Jaquiss, James (1815-1909)

Transcription of Obituary published in the Primitive Methodist Magazine by George Cook

The death of Mr. J. Jaquiss, at the ripe age of nearly ninety-four, has removed one of the few remaining links with early Primitive Methodism in the Black Country. He was in several respects a remarkable man. He was born and grew up to manhood in Leicester, whence he removed into South Staffordshire where he became employed as a navvy on the railway. He was converted when about twenty-four years of age and joined the Dudley Circuit, where he soon became a local preacher. He became as pronounced for Christ as he had been for sin and Satan and by his zeal and fervour roused wide-spread interest in his services, his congregations increasing from month to month. Most encouraging successes crowned his labours. He was known as the “ Converted Navvy,” a name which invested him with special interest, because of the very degraded character of the navvies of that day. The doctrines of our Church commanded his firmest belief and he especially emphasised in his preaching the atoning work of Christ. He was sought after on all sides for anniversaries at which he was eminently successful

He thoroughly believed in open air services and laboured mightily therein. He prided himself in having enjoyed the intimacy of Hugh Bourne, whose characteristic sayings he delighted to repeat. After twenty years’ association with Dudley Circuit, he joined West Bromwich Circuit in which he continued until his death. Sixteen years ago through advancing years and consequent feebleness, he relinquished all appointments, but continued his earnest interest in the work of God. For some time previous to his death he was confined to his bed, but he retained his faculties to the last. While quietly and patiently awaiting the summons to depart, he manifested great peace and joy and frequently quoted verses from Wesley’s hymns and the Word of God with which his mind was richly stored. The end came peacefully and triumphantly. He was throughout his Christian life “a burning and shining light,” won many souls to Christ and left a name that will be fondly cherished by all who knew him for many years to come. “He being dead yet speaketh.”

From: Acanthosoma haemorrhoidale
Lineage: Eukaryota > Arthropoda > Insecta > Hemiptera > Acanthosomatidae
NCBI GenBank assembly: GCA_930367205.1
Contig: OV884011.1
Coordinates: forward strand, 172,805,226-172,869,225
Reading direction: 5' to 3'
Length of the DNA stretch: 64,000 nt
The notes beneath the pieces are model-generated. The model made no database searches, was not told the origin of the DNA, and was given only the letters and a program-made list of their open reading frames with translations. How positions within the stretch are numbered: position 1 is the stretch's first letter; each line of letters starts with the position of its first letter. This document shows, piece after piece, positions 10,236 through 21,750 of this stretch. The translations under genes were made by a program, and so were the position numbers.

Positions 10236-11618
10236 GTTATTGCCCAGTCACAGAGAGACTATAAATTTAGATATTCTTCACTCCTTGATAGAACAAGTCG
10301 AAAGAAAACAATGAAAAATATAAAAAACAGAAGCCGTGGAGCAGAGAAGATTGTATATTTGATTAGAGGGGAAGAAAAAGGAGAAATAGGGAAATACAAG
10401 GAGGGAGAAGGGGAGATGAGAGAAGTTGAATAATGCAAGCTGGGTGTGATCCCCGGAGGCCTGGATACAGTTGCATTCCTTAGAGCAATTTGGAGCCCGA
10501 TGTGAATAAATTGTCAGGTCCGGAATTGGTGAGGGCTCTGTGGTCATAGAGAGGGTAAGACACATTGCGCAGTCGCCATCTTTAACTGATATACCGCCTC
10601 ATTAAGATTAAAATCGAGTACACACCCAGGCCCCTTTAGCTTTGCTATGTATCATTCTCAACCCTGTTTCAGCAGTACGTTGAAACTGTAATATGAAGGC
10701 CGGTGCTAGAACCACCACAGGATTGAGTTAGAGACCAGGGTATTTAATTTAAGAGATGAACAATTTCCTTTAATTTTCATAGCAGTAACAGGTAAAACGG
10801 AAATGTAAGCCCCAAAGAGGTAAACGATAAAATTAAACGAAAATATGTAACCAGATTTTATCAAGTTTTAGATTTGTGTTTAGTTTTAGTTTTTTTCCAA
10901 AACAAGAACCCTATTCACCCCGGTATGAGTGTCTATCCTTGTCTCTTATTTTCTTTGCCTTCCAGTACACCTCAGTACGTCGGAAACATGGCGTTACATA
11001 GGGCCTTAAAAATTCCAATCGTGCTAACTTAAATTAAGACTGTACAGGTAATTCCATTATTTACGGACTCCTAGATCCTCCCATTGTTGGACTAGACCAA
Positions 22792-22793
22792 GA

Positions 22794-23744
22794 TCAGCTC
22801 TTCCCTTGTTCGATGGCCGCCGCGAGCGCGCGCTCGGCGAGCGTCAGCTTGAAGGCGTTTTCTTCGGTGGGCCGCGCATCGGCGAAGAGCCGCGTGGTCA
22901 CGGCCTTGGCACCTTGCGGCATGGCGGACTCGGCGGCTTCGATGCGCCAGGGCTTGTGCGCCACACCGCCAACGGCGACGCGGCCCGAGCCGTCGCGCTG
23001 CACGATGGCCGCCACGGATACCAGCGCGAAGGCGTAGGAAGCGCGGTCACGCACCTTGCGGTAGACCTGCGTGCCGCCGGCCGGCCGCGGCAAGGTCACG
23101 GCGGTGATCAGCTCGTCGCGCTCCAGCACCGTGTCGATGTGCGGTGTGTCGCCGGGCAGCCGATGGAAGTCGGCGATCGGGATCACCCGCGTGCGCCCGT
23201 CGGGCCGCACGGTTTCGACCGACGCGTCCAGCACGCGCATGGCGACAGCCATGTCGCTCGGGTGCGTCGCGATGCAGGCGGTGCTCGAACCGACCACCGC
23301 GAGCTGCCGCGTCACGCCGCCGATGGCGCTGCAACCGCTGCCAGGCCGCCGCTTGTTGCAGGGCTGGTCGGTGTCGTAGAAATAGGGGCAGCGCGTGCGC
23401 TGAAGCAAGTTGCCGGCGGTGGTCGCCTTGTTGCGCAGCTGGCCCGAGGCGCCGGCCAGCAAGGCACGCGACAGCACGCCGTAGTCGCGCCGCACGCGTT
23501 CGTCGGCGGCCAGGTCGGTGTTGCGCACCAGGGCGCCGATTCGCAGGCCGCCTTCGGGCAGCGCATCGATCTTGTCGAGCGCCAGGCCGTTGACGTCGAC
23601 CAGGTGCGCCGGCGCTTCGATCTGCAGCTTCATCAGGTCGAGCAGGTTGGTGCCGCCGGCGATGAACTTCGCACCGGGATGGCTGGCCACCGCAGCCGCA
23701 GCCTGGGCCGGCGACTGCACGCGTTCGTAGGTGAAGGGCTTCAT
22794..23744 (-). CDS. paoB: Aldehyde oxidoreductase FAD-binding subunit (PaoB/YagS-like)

Family

James was born on 19 June 1815 at Coleorton, Leicestershire, to parents Samuel, a labourer, and Jane. He was baptised on 9 July 1815 at Coleorton.

Census returns identify the following occupations for James.

  • 1851 soda maker
  • 1861 labourer & grocer
  • 1871 grocer
  • 1881 general dealer
  • 1891 grocer

He married Ann Taylor  (abt1816-1882) in the spring of 1839 in the Dudley Registration District, Staffordshire.  Census returns identify six children.              

  • Mary (b abt1840) – a dressmaker (1861)               
  • Samuel (1844-1902) – a fitter (1871); a brewer’s traveller (1901)
  • Amelia (1845-1937) – married James Hingley Hughes, an iron worker (1881), in 1869
  • Ann (1847-1853)
  • Eliza (1849-1936) – married Frederick Hall, a clerk (1871), in 1871
  • Joseph (1856-1943) – a schoolmaster; headteacher (1911)

He married Mary Ann Smith (abt1833-1893) in early 1884 in the West Bromwich Registration District, Staffordshire.

James died in 1909 at West Bromwich, Staffordshire.

References

Primitive Methodist Magazine 1909/496

Census Returns and Births, Marriages & Deaths Registers

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